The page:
11 Things You Need to Know About WWOOFing

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WWOOFing (World Wide Opportunities on Organic Farms) has become increasingly popular in recent years as travelers look for new and exciting ways to spend their time abroad.

Elizabeth Sanberg of GoGreenTravelGreen.com recently spend 5 days on a small farm in Argentina and has a lot of opinions and insights about WWOOFing.

She’s come up with a list of 11 things you need to know if you’re considering working as a volunteer on a farm.

Among these things, she learn that:

It’s Not All Farm Work

“While we spent most of our time weeding the garden, preparing meals, and cleaning up, there was more to do at our farm than just garden and clean. Several people taught English lessons and the week after we left volunteers started making herbal remedies and building adobe bricks.”

As someone who has never volunteered on a farm, this was a little surprising to me. Doing the same thing all the time would get a little tiresome, so it’s good to hear there’s variation. In addition to this:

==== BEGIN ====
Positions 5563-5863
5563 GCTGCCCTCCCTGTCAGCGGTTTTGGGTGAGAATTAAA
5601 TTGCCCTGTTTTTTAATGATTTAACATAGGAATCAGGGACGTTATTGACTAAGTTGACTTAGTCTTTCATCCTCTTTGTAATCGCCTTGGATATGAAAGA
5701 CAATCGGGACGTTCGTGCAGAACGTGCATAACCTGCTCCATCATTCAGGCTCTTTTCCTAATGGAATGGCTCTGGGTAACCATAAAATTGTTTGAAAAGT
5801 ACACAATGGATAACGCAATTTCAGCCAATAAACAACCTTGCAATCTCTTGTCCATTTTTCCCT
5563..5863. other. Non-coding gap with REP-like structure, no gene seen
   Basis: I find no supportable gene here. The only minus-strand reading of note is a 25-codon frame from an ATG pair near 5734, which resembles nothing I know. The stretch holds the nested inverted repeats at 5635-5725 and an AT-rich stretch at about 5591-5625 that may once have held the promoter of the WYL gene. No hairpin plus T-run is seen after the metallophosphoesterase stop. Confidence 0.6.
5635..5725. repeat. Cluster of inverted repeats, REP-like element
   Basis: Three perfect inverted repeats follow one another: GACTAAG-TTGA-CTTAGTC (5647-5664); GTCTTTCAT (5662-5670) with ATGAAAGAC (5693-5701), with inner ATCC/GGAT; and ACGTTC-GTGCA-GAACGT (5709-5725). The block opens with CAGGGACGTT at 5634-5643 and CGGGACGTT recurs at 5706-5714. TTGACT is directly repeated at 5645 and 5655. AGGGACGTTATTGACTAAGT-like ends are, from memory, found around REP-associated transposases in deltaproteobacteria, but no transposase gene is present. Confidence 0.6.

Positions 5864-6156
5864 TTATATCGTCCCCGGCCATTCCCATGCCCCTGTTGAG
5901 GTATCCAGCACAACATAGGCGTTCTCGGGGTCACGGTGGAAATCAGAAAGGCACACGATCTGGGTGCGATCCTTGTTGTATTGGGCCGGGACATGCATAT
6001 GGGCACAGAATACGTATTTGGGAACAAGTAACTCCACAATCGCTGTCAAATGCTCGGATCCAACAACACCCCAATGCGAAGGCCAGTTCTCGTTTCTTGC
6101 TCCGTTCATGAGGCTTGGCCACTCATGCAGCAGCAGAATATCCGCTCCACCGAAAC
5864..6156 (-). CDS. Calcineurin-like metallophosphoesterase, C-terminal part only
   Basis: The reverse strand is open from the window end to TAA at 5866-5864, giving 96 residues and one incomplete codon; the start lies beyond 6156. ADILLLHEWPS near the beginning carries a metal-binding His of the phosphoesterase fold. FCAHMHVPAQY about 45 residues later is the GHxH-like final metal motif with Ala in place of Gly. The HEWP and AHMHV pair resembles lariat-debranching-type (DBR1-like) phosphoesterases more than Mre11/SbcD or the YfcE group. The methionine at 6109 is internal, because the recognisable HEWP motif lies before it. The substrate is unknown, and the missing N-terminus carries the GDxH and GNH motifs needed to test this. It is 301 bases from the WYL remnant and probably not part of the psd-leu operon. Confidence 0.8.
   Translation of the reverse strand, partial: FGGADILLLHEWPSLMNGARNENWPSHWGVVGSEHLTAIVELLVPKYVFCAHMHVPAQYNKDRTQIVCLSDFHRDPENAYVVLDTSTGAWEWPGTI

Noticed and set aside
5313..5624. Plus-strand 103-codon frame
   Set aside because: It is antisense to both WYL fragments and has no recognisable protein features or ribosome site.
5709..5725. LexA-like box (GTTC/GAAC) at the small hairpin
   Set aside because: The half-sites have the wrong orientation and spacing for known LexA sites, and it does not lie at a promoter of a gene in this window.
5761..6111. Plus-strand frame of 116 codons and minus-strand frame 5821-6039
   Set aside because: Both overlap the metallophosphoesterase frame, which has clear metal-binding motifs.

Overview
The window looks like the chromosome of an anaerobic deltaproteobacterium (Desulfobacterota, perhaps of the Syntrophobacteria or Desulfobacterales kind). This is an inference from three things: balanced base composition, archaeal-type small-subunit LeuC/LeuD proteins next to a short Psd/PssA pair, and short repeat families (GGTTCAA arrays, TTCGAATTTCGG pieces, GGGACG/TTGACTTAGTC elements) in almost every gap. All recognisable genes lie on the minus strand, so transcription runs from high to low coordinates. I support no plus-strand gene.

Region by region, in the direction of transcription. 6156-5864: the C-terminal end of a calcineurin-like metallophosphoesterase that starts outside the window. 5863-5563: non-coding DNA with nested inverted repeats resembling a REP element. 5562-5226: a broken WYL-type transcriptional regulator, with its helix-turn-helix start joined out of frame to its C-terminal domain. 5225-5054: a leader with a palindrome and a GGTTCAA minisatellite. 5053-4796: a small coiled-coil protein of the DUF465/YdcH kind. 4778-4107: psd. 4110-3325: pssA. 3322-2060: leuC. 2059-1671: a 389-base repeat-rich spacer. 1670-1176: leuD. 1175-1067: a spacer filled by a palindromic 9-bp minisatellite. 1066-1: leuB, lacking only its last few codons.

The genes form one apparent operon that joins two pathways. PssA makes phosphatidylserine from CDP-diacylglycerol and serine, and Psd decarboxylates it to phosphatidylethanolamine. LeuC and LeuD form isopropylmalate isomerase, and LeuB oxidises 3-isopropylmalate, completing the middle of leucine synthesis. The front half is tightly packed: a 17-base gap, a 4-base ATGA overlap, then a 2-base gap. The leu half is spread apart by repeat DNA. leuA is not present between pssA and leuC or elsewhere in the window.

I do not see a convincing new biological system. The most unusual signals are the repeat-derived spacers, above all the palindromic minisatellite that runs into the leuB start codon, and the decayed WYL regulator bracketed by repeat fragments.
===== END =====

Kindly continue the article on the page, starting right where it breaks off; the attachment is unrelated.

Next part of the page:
Volunteering on a Farm Doesn’t Always Mean Free Rent

“A lot of people assume that if you volunteer on a farm you will get room and board. This isn’t always the case. Because we only stayed five days and worked 4 hour days, we contributed for meals and our room. Another couple on the farm was staying for several weeks, but didn’t want to work 8 hour days so they paid for food. Farming isn’t always lucrative, so even if you work for months with long hours you may still be asked to pay. In Argentina this could be $2-$10/day if you work full time; we paid about $20/day for room and board.”

This is an important point that must be noted, as people often assume that by working on a farm they’ll be given free accommodation and daily meals.

For the full list, check out GoGreenTravelGreen.com.

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